This approach is geared to produce high-quality devices with ample yield across a full process distribution. The heart of silicon quality lies in the quality of the library development. No design or manufacturing process, no matter how rigorous, can make up for incorrect, poorly designed, or poorly characterized libraries.
Much has been said about the relationship between COT design and deep-submicron timing closure. There are two common myths. One is by going COT and gaining control over physical design, layout timing closure problems will be eased because logic synthesis and place-and-route will be performed by the same engineers. The second myth is the advent of all-in-one physical synthesis tools simplifies the ramp into COT by reducing the upfront investment needed for physical-design licenses and flow development.
COT's expanded control ove r physical design is a double-edged sword: more physical access for timing closure comes at the expense of increased yield responsibility (system/package interface, signal integrity, timing accuracy, and manufacturability to name just a few). While many of the latest physical synthesis tools do a much better job at handling signal integrity and timing accuracy than previously unintegrated tools, they only work as well as the library and technology collateral sent into them. High-quality VLSI designs do not come flying out of all-in-one CAD tools without ample silicon legwork backing them up.
In COT as in ASIC design, the best timing closure results will be achieved by one engineer optimizing the design from front-to-back. However, it is not clear that COT affords any greater opportunity for unified front-to-back work than an optimized ASIC engagement. The days of a straightforward ASIC netlist hand-off were long gone before the advent of physical synthesis tools or COT supply chains.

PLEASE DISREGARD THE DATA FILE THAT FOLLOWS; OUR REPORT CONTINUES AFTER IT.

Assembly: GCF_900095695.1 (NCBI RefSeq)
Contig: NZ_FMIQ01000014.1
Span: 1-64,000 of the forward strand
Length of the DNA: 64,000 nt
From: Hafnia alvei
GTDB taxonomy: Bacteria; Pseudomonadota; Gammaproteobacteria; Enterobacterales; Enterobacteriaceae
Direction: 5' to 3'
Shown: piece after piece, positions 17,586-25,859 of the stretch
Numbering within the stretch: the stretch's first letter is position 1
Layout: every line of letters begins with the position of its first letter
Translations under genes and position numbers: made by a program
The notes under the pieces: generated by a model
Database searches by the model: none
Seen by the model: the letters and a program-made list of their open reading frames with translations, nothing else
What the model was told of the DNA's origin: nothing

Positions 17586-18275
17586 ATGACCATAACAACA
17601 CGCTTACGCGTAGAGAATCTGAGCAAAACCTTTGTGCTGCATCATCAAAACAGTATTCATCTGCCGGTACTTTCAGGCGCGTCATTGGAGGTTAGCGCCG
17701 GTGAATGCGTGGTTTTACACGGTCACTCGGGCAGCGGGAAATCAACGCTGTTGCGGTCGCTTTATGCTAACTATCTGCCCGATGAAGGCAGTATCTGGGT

For the last five years, the company's ASIC hand-offs have included collateral such as layout timing constraints and floorplans. Further crafting the ASIC hand-off to encompass physical synthesis is the next step in the natural progression of the hand-off model to handle very deep submicron timing. Developing a COT supply chain for system ICs offers significant cost and supply-risk-reduction benefits beyond those achieved by simply sourcing foundry silicon through an ASIC supplier.
But embracing COT for the development and manufacture of complex system ASICs means more than simply picking up a cell library and an all-in-one physical synthesis tool. Sun has augmented processor investments in CAD tool licenses, signal-integrity flow development, and test/FA equipment with SoC-focused manufacturing, IP, and design-flow infrastructure. By emphasizing quality and rigorous silicon prove-in of IP, we reap the benefits of high-quality, low-cost silicon from this alternate supply chain.